This is the perfect example of a B-side compensating for a relatively shit single. "Tears On My Pillow" has never been one of my favourite Kylie songs but I absolutely adore "We Know The Meaning Of Love". It's a fairly standard Stock/Aitken/Waterman produced ode to young love but the song lacks the cynicism that mars some of their lazier moments and the upbeat production nicely juxtaposes the bittersweet lyrics. Many fans insist that "We Know The Meaning Of Love" was a #1 hit in Sweden but I'm yet to see any proof, so I'll put that down to urban legend. The song's phantom Swedish chart success aside, this would have made a lovely contribution to "Enjoy Yourself". Particularly to the ballad heavy second half. Check out a wonderful fan video for the extended version below. It's great to see all that old footage!

8. Never Spoken (2002)

Those three little words
Were they ready to be heard?


Another Collaboration between Kylie and Steve Anderson, "Never Spoken" is one of the four fantastic B-sides to emerge from the various releases of "In Your Eyes". This breezy slice of guitar pop isn't quite as majestic as "Tightrope" or as instantly catchy as "Good Like That" but I find myself coming back to it again and again. I love songs that capture an every day experience or emotion - like a brain fart that results in you telling someone you love them after a week. Not that I'm talking from experience anything. "Never Spoken" reminds me of a more upbeat version of "Ocean Blue" and I've often wondered if it evolved from those sessions. The track doesn't really fit the "Fever" sound at all, which might be why it stands out as such a fan favourite.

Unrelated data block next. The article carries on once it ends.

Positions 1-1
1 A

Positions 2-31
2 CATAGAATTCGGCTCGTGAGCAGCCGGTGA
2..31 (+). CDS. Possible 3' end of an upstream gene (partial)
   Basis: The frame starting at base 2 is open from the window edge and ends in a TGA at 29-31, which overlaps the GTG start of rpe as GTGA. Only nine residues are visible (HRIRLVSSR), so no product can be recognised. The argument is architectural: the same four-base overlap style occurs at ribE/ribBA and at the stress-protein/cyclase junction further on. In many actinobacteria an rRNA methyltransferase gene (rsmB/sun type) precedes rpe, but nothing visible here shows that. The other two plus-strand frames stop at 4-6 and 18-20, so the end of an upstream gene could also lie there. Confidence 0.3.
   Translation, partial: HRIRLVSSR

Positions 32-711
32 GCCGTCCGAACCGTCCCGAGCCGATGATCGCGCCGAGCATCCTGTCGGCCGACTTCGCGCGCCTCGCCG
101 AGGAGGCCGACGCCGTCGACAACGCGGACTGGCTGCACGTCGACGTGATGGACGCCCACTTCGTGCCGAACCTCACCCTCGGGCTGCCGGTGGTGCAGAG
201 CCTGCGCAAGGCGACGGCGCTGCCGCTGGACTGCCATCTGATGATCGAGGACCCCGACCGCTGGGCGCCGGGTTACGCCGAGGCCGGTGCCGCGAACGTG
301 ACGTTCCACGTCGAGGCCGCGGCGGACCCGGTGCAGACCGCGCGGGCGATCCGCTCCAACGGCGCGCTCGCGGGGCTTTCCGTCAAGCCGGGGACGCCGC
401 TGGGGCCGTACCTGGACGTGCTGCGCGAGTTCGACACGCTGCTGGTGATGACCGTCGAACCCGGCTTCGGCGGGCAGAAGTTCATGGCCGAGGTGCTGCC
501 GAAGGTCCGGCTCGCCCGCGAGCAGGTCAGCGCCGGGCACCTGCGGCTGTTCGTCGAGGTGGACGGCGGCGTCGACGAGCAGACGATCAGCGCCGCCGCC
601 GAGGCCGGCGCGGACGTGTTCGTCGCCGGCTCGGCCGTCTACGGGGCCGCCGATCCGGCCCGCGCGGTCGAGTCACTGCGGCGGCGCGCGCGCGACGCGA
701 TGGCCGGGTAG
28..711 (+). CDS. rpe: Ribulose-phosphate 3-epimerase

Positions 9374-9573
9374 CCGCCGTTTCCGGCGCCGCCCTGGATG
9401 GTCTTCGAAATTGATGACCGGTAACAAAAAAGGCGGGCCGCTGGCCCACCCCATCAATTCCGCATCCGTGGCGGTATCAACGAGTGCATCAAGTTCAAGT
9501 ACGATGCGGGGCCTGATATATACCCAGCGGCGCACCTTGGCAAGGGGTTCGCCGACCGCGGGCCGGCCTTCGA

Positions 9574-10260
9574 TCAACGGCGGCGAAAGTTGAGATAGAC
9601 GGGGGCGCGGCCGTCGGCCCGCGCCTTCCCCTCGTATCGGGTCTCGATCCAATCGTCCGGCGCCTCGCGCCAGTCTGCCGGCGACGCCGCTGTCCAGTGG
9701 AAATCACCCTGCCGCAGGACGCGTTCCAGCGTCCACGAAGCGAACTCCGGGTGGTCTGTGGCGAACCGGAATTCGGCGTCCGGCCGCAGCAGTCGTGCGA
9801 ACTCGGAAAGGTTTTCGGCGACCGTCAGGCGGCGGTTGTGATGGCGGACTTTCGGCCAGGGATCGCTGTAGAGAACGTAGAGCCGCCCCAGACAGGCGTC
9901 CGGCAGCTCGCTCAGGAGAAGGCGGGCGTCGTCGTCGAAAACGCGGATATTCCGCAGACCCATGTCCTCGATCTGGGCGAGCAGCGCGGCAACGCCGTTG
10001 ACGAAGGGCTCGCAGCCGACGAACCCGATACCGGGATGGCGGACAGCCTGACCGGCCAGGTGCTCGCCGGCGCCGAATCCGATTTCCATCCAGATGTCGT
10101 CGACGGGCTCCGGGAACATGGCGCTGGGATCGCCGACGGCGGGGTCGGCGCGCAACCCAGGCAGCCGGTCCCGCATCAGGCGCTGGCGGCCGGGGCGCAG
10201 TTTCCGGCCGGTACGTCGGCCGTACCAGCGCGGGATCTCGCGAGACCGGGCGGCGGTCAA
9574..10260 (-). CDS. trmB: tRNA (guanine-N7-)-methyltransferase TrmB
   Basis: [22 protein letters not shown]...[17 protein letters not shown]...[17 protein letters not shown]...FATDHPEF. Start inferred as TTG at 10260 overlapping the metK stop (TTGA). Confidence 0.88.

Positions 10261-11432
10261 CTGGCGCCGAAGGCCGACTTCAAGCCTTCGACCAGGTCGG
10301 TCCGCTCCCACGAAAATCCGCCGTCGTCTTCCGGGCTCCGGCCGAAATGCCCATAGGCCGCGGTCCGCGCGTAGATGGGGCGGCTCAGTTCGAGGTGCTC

9. Soul On Fire (2003)

Forget all that I said
Can't we go back to bed?


I still remember how excited I was when I first got hold of "Slow". That stunning electro jam pushed all my buttons and the B-sides ("Soul On Fire" and "Sweet Music") promised even better things from the album. Talk about false advertising. While "Body Language" didn't quite live up to my expectations, my love for "Soul On Fire" has only deepened over time. Written by Kylie, Dan Carey and alternative pop princess Emiliana Torrini (the exact same team behind "Slow"), this seductive little number is an unexpected gem. Everything about the track is subtle and understated, from the beats to the chorus. "Soul On Fire" would have sounded amazing next to "Someday" or "Loving Days" but was cut in favour of trash like "After Dark". Go figure.